How to Even Out the Pains and Gains from International Trade

Michael Waugh

By Michael Waugh and Spencer Lyon

Like automation, trade is a labor saving technology. It benefits many, but hurts those directly exposed to it.

By Michael Waugh and Spencer Lyon

Exposure to trade creates winners and losers. We ask the question: How can society mitigate the losses, yet preserve the gains from trade? We argue that a progressive tax system performs that role and the optimal level of progressivity should increase with increased exposure to trade.
What does trade do? As consumers, trade benefits us through lower prices and increased variety. As we walk the aisle of Walmart or scroll through the pages of Amazon, we experience how international trade makes possible the enjoyment of choice over different goods and services at low prices.
As workers, the picture is far more complicated. For the vast majority of us, we are unaffected. Professors, doctors, dry-cleaners, mechanics—our jobs are not under threat from China or another country. For a subset of us, we directly compete with workers elsewhere. Workers in manufacturing, farming, steel, even medium-skill services (think back office finance or legal jobs), are exposed to international forces. Some benefit by having a position of comparative advantage vis-à-vis international competition; some lose by not having a comparative advantage. This unequal exposure is at the core of the public debate surrounding international trade.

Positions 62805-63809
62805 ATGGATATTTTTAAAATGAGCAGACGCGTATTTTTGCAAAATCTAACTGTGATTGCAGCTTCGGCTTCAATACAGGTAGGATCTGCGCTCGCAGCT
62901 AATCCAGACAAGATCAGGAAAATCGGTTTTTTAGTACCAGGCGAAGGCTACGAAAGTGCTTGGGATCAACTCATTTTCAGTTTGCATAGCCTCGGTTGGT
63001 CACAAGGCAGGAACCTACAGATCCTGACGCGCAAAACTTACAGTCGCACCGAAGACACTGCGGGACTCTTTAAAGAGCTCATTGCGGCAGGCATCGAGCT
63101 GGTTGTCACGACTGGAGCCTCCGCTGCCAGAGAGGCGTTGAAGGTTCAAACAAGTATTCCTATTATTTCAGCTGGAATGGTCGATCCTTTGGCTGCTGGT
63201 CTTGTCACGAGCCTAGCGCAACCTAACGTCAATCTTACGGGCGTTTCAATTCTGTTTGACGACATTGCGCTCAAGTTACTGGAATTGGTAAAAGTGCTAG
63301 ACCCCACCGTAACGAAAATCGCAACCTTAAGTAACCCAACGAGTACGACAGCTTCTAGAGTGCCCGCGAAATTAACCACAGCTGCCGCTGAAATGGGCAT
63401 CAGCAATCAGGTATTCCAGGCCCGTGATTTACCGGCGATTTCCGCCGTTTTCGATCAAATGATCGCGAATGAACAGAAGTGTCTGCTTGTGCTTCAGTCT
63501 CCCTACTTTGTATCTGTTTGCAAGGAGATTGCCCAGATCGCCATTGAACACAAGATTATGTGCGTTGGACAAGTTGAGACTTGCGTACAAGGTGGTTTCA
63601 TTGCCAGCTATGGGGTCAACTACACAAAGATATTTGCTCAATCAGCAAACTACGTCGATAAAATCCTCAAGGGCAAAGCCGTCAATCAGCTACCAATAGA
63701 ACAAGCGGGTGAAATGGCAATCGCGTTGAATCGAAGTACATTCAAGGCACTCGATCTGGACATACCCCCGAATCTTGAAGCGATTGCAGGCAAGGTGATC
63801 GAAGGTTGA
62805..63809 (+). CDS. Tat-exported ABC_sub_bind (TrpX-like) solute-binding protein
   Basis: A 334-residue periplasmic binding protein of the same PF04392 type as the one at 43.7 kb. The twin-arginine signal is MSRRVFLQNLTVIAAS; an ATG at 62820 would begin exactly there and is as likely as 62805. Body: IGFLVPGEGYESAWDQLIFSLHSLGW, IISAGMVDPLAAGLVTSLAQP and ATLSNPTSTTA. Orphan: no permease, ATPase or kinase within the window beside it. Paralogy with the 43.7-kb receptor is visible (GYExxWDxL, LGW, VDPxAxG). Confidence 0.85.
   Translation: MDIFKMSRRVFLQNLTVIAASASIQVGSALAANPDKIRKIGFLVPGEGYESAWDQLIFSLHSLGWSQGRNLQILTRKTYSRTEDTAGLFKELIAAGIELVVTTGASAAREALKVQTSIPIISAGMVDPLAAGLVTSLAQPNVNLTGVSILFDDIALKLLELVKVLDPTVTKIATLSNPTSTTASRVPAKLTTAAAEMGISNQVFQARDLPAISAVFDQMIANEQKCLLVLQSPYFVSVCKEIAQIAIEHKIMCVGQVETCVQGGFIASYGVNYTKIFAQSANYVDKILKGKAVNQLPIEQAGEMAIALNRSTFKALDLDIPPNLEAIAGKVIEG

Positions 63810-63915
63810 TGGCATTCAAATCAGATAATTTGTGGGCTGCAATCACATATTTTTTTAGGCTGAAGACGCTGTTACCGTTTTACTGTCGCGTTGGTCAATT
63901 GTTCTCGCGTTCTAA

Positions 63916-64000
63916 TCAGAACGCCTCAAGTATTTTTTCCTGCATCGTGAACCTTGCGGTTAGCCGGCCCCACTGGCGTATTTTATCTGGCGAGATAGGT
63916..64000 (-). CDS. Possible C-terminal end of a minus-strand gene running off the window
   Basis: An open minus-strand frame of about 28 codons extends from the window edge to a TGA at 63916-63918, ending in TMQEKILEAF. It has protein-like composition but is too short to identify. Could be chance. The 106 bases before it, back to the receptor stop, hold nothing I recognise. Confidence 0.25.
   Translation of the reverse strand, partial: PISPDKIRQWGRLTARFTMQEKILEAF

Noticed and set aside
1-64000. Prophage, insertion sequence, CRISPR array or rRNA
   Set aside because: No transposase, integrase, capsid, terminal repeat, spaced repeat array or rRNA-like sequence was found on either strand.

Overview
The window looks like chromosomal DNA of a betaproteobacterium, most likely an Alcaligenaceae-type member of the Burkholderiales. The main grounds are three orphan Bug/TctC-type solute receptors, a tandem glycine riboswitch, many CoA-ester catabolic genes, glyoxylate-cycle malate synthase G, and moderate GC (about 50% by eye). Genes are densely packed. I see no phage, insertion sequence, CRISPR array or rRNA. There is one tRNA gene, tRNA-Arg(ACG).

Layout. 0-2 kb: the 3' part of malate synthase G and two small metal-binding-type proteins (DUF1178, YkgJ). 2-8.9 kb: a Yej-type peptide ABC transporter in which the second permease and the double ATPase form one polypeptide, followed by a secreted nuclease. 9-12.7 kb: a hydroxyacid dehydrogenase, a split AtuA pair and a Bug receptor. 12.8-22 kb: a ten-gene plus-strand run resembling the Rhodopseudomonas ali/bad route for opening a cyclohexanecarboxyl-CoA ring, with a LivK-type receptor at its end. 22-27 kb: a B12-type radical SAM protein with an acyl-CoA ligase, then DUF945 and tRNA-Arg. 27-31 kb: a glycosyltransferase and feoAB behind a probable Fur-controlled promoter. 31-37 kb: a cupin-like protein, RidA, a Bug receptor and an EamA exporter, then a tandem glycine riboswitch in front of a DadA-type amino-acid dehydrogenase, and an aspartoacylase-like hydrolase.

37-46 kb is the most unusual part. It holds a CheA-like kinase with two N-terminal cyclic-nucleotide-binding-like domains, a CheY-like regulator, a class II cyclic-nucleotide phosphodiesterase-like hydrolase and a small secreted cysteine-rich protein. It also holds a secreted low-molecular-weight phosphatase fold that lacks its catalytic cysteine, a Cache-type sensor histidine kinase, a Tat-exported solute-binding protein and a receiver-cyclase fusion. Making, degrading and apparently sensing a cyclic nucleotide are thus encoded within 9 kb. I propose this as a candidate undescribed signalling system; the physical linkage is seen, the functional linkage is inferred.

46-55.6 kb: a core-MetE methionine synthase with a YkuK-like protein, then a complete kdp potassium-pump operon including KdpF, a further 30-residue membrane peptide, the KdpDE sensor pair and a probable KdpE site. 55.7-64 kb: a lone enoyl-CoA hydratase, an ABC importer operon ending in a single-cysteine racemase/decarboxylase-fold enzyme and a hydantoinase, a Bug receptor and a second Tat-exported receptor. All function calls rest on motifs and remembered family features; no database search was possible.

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Michael Waugh is an Associate Professor of Economics.